Simple, High Quality Book Scanning: Part II

Book Scanning for Academics

Much of the world of book scanning is devoted to making paper and ink books into files fit for a Kindle. These files allow users to hotlink from the table of contents, change font, and font size. However, one of the side effects of these conversions to AZW (Kindle’s native format) and Epub (universal electronic publishing format) is that the actual formatting of the book is in a state of flux. As convenient as these features are for general reading they are extremely problematic for academic use. For example–depending on the device used, the font type, or font size–a quote could be on page 23 or 123 which could make following along with a lecture or bibliographic reference nearly impossible.  For more on this issue–and the completely useless work-around that both MLA and Chicago have implemented–check out this article.

Why PDF?

For academic purposes, I need books that look like the originals. If the absent-minded professor at the front of the class says “pull out the red book and turn to page 23” I don’t want to be left guessing. So .pdf is a perfect choice: pages are in essence photos of the original book and their covers while behind the visible layer lies a text version of the page that allows for searches and cut and paste functionality. Better still, if a user wishes to make these files into a AZW or Epub version later they are readily convertible.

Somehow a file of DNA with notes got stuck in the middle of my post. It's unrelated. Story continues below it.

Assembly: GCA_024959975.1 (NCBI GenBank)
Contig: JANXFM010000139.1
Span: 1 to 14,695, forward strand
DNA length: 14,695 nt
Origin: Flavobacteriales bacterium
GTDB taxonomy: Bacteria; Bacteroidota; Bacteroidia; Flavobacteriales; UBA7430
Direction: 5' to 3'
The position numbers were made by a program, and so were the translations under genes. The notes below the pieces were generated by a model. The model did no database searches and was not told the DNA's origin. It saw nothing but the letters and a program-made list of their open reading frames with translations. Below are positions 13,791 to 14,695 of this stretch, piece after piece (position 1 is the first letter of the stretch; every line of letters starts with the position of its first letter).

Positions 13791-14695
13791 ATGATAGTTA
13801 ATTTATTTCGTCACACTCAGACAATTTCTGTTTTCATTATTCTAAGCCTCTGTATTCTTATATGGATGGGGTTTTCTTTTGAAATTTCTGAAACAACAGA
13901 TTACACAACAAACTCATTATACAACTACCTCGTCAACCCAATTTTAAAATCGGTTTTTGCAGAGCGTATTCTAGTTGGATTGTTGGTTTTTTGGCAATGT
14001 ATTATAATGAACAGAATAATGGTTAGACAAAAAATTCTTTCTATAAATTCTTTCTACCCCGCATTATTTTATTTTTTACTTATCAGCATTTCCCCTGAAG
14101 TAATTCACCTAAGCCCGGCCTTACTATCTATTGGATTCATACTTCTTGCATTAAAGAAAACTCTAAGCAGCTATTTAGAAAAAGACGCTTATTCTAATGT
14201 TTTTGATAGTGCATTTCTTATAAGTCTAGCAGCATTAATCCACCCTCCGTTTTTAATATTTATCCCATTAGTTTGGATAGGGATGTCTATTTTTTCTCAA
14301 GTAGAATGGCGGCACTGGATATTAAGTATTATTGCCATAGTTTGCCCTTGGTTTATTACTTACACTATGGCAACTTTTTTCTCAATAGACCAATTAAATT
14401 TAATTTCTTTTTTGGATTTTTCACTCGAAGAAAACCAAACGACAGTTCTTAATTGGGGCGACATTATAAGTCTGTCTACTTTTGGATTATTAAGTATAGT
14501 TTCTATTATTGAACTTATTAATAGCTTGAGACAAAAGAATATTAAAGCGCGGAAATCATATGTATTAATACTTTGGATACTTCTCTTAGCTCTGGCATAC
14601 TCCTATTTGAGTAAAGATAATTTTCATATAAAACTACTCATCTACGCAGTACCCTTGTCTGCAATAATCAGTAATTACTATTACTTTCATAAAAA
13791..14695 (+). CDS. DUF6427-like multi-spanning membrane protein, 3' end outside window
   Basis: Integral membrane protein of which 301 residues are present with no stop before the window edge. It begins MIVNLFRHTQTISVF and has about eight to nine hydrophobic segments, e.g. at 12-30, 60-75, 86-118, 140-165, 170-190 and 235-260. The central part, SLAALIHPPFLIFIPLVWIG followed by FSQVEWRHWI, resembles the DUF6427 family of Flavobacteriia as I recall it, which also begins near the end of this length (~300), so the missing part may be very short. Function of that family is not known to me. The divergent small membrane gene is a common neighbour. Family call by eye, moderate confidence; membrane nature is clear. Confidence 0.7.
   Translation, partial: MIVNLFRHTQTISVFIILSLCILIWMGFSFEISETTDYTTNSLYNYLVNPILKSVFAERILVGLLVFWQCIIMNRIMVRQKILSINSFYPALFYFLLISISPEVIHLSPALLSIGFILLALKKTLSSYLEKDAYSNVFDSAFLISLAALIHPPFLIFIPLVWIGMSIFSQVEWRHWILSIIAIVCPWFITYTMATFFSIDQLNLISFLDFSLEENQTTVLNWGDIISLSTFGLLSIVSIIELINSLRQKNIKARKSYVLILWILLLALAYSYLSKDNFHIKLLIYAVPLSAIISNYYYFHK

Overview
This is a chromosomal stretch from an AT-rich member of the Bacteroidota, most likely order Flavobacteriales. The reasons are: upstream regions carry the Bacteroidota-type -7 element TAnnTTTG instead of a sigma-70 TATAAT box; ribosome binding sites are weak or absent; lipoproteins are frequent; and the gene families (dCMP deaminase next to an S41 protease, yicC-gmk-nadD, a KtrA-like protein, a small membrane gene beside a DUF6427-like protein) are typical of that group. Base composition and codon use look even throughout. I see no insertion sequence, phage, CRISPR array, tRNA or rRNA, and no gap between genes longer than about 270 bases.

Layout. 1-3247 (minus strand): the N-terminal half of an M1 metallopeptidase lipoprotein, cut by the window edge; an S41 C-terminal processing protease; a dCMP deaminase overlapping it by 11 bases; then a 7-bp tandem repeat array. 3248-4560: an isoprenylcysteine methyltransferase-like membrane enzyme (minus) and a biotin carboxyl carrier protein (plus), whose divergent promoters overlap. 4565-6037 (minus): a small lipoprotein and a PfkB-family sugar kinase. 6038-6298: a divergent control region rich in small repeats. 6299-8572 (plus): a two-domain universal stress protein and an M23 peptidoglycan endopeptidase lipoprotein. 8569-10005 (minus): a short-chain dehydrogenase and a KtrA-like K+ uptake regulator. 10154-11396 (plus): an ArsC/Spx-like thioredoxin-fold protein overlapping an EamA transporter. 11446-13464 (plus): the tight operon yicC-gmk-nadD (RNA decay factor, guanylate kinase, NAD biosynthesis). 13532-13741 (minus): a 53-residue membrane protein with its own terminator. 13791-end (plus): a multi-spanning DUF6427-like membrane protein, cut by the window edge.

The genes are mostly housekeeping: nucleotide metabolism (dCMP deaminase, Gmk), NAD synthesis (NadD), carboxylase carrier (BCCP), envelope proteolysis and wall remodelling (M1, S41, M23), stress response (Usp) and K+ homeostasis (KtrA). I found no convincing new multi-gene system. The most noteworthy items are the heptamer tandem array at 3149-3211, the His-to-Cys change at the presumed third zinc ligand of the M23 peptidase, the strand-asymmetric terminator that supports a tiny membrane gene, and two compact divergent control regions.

Most scanners these days have an easy straight to PDF mode where in the pages are scanned, run through an optical character recognition (OCR) phase to create that hidden text layer, and saved as very, very small .pdf files. While the straight to PDF modes can be great for an office environment with small documents, when scanning books this is a false economy. Straight to PDF modes neither allow missed pages to be pasted back in without rescanning the whole book nor for cleaning up the scans before they are assembled. Instead, I prefer to keep each stage of the process independent so as to allow for the highest quality product with the least effort.